God blessed them, and God said to them, ‘Be fruitful and multiply, and fill the earth and subdue it; and have dominion over the fish of the sea and over the birds of the air and over every living thing that moves upon the earth.’ God said, ‘See, I have given you every plant yielding seed that is upon the face of all the earth, and every tree with seed in its fruit; you shall have them for food. And to every beast of the earth, and to every bird of the air, and to everything that creeps on the earth, everything that has the breath of life, I have given every green plant for food.’ And it was so. God saw everything that he had made, and indeed, it was very good. And there was evening and there was morning, the sixth day.
(Genesis 1:26-31)
I've recently been reading Education for Critical Consciousness, a collection of essays by Brazilian educator Paulo Freire. Freire mainly worked with people who were poor and illiterate, many of them farmers.
Freire says that the thing that separates human beings from the rest of creation is that human beings are creative beings who are constantly altering the rest of reaction, through work.
What kind of a world is our work creating? What immediately comes to mind for me is the city, but I suppose the city (or a small town, or a retreat centre) is made up of lots of little alterations. Which of those alterations are yours? Do you have any other ideas? What work will you have to do to bring them into reality?
Paulo Freire also says that being denied the power to alter reality is dehumanising. Are there any ways that you and your friends are being denied the opportunity to participate in creation?
(Those are from a couple of the stations that I was happiest with.)

Afterwards Alisdair and Naomi facilitated some discussion around Jesus' seed parables in Mark's Gospel (4:1-8, 26-32). After reading them they got us to go and find a seed, and plant it somewhere. I got a piece of tomato (with seeds in it) from our lunch and fed it to one of the goats. So she's probably planted the seeds somewhere herself by now.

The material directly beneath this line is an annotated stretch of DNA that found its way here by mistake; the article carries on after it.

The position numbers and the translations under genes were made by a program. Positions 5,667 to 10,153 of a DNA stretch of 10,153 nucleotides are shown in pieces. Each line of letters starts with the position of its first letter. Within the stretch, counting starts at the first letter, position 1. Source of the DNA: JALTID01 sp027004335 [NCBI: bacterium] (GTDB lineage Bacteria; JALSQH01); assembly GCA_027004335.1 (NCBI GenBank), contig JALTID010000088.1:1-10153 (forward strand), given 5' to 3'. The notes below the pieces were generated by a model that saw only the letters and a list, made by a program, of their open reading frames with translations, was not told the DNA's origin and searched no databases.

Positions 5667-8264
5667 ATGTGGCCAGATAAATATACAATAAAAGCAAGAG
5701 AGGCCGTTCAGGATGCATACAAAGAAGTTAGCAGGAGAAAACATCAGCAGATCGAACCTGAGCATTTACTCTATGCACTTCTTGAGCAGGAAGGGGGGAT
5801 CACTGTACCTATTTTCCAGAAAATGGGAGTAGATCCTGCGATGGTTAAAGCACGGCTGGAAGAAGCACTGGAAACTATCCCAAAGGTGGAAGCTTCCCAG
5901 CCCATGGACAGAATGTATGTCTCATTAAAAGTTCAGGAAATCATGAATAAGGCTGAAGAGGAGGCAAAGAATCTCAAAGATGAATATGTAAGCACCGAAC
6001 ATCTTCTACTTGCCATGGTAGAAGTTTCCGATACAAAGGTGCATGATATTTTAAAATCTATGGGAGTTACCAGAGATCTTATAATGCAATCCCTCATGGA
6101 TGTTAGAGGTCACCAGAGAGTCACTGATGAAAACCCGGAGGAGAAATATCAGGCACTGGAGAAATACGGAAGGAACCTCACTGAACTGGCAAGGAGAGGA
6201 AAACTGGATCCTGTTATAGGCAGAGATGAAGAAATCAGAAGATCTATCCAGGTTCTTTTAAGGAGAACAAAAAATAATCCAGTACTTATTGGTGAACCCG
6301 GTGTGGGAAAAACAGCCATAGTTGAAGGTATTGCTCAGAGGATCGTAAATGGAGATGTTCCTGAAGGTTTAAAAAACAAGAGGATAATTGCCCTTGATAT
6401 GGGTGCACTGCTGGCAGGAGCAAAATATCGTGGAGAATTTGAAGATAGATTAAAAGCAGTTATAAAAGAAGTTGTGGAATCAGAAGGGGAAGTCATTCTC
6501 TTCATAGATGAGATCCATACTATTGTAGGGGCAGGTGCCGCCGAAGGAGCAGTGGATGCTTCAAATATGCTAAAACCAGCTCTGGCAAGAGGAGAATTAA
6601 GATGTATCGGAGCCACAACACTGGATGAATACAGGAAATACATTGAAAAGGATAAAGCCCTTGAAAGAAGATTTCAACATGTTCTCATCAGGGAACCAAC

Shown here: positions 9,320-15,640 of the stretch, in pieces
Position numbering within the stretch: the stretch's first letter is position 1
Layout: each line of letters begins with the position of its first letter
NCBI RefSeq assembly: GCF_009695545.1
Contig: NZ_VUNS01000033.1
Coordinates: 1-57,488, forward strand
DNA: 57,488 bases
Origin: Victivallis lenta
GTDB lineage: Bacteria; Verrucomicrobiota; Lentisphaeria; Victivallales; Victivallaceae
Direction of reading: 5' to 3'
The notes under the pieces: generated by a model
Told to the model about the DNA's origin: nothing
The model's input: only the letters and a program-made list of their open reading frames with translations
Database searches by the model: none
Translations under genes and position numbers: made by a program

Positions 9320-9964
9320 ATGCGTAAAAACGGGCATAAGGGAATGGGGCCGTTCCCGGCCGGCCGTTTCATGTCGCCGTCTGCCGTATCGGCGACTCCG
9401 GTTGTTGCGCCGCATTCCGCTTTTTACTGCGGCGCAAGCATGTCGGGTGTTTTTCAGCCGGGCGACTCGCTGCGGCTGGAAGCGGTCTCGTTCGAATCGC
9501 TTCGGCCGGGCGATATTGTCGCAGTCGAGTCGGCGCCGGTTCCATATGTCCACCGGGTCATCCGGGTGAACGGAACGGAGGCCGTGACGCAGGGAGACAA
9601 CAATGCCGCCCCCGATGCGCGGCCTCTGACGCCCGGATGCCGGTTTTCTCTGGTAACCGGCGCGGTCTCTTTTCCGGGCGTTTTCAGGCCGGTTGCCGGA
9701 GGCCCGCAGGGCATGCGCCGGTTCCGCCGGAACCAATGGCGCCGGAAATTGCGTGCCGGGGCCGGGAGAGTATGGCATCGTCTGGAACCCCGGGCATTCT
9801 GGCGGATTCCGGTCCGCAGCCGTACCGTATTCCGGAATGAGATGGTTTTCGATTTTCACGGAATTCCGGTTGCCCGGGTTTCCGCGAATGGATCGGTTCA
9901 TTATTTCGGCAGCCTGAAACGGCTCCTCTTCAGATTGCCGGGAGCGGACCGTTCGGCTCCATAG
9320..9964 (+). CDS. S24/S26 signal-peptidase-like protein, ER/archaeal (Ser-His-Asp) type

We talked afterwards about how we often interpret Jesus' parables as though they are spiritual - but in a way that's somehow separate from 'earthly' things. However, if Jesus is telling a story about people trying to grow crops in places where they're obviously not going to grow (eg. in the street) isn't it pretty significant that he's saying it in a place where a lot of people don't have anywhere to grow food because their own land has been bought up by rich landlords.

Tuesday, January 22, 2008

Common Ground

This week and next week at Urban Seed we're doing some orientation stuff to start off the year. It's basically training and team building, and this year we're also trying to connect with some of our neighbours a bit, like Dave Wilson and Simon Holt.
This morning Dave Wilson from City of Melbourne came over and was talking to us a bit about how his faith informs his work as a councillor. It was particularly interesting hearing from him about Common Ground, a project he visited in New York City last year, in which inner city hotels and apartment block are being renovated and turned into affordable accommodation for chronically homeless people. There's also support services available for the people who live there, right in their own homes. A few people from Melbourne had been over there visiting at about the same time, and they're in the very early stages of starting a similar project in Melbourne.